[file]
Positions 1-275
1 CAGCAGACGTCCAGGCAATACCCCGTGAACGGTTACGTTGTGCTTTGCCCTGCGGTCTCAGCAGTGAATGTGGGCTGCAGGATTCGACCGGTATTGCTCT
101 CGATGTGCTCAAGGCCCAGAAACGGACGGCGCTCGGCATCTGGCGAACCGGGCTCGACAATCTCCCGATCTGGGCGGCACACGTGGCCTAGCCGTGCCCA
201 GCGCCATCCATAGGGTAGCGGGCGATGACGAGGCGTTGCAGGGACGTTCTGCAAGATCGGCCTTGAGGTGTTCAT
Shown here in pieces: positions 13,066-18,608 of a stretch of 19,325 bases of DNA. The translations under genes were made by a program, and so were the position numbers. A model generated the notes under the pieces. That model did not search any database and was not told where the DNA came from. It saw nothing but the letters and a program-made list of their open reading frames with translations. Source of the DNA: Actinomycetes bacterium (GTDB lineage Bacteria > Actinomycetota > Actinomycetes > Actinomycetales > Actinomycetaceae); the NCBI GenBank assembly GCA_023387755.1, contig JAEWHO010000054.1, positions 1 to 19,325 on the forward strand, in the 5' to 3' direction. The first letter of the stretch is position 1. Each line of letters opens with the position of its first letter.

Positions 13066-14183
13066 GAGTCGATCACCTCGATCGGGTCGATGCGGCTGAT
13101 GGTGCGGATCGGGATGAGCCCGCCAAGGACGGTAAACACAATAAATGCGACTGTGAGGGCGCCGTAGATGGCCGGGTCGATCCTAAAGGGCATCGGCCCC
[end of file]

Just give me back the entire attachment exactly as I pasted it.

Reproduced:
Positions 1-275
1 CAGCAGACGTCCAGGCAATACCCCGTGAACGGTTACGTTGTGCTTTGCCCTGCGGTCTCAGCAGTGAATGTGGGCTGCAGGATTCGACCGGTATTGCTCT
101 CGATGTGCTCAAGGCCCAGAAACGGACGGCGCTCGGCATCTGGCGAACCGGGCTCGACAATCTCCCGATCTGGGCGGCACACGTGGCCTAGCCGTGCCCA
201 GCGCCATCCATAGGGTAGCGGGCGATGACGAGGCGTTGCAGGGACGTTCTGCAAGATCGGCCTTGAGGTGTTCAT
Shown here in pieces: positions 13,066-18,608 of a stretch of 19,325 bases of DNA. The translations under genes were made by a program, and so were the position numbers. A model generated the notes under the pieces. That model did not search any database and was not told where the DNA came from. It saw nothing but the letters and a program-made list of their open reading frames with translations. Source of the DNA: Actinomycetes bacterium (GTDB lineage Bacteria > Actinomycetota > Actinomycetes > Actinomycetales > Actinomycetaceae); the NCBI GenBank assembly GCA_023387755.1, contig JAEWHO010000054.1, positions 1 to 19,325 on the forward strand, in the 5' to 3' direction. The first letter of the stretch is position 1. Each line of letters opens with the position of its first letter.

Positions 13066-14183
13066 GAGTCGATCACCTCGATCGGGTCGATGCGGCTGAT
13101 GGTGCGGATCGGGATGAGCCCGCCAAGGACGGTAAACACAATAAATGCGACTGTGAGGGCGCCGTAGATGGCCGGGTCGATCCTAAAGGGCATCGGCCCC